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|Case Number:||Criminal Appeal 259 of 2009|
|Parties:||MARTHA GACHERI v REPUBLIC|
|Date Delivered:||08 Dec 2011|
|Court:||High Court at Meru|
|Judge(s):||Jessie Wanjiku Lessit|
|Citation:||MARTHA GACHERI v REPUBLIC  eKLR|
|Case History:||An appeal against the judgment of Hon.M.S.G.Khadambi in Meru Cr. Case No. 802 of 2009 delivered on 3.12.2009|
|Disclaimer:||The information contained in the above segment is not part of the judicial opinion delivered by the Court. The metadata has been prepared by Kenya Law as a guide in understanding the subject of the judicial opinion. Kenya Law makes no warranties as to the comprehensiveness or accuracy of the information|
IN THE HIGH COURT OF KENYA
The appellant has challenged the conviction and sentence in the filed petition of appeal. There are five grounds of appeal as follows:-
The facts of the case are that the complainant had four employees in his house and office. On 20th April 2009, he was not able to get his laptop. On a thorough search in his house, he discovered many other items missing including a gas cylinder Mobil/Oil Libya cylinder. A search in his employee’s homes yielded results. The cylinder was recovered from the appellant’s house.
The appellant denied the charge in his defence and produced a receipt of the cylinder as proof she had bought the cylinder found in her house. Mr. Kimathi urged the appeal on behalf of the appellant. He urged that the prosecution did not prove the ownership of the cylinder produced in court. Secondly, Mr. Murithi urged that the court ignored the appellant’s defence and rejected the receipt she produced as proof of purchase blaming lack of details on duplicate copy of the receipt on the appellant instead of the shopkeeper who invoiced. Counsel submitted that the sentence of 5 years imprisonment for theft of a cylinder worth Kshs. 3,600/= was on the high side. Mr. Mungai for the state opposed the appeal. Counsel urged that the prosecution proved its case on the required standard. Counsel urged that the receipt the appellant relied on had been stolen from the complainant’s shop and so was fake. Further that the defence witness contradicted the appellant’s defence by saying he was the one (DW5) who sold the cylinder to the appellant. Mr. Mungai urged court to find doctrine of recent possession applied to this case.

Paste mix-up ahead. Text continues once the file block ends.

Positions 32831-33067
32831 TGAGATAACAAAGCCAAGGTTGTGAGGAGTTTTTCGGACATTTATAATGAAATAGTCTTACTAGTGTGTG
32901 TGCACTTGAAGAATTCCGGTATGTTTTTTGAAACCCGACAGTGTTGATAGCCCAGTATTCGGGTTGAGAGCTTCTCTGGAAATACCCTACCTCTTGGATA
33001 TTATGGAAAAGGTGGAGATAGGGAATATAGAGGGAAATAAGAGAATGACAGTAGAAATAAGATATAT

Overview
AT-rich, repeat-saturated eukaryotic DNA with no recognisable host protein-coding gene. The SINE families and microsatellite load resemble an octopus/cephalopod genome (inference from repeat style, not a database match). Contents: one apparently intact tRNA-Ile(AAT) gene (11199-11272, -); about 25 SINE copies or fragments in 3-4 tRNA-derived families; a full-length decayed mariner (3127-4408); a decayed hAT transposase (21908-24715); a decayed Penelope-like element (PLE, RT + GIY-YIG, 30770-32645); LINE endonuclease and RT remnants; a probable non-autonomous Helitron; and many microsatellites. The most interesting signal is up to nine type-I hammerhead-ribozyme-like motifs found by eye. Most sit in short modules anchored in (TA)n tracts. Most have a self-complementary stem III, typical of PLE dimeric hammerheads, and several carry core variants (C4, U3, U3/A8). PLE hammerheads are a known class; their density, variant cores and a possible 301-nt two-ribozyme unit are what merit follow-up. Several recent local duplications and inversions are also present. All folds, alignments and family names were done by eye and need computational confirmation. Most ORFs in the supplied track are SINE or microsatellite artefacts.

I have considered submissions by both counsels in this case. I think that this appeal can be disposed off on the basis of one point. The burden lay on the prosecution to prove the charge against the appellant beyond any reasonable doubt. The appellant faced a charge of theft by servant contrary to Section 281 of Penal Code. The prosecution had to adduce evidence that the appellant stole the gas cylinder from the complainant. The prosecution has to prove ownership of the cylinder and taking which are two of the most important ingredients for the offence of stealing. The other ingredient is proof that the appellant was an employee of the complainant. This however is not disputed and so is not an issue.
The complainant’s evidence is quite casual. It does not disclose on what basis the complainant claimed the cylinder to be his. There was no special or unique mark or identification that could have enabled the complainant to positively identify the gas cylinder as his. Merely saying, “It was mine” is not sufficient evidence of identification of the exhibit before the court.
The learned trial magistrate ought to have warned herself of the poor standard of identification of the gas cylinder employed by the prosecution in this case. The court could have taken judicial notice of the fact there must be thousands similar cylinders of the same type, shape, model and colour, as the one before court. Without special means of identifying the cylinder positively as the one that was stolen from the complainant, the complainant’s evi as it was presented in court was worthless. The prosecution did not prove its case against the appellant on the required standard of proof of beyond any reasonable doubt.
In the result, the appellant’s appeal is allowed, conviction quashed and the sentence set aside.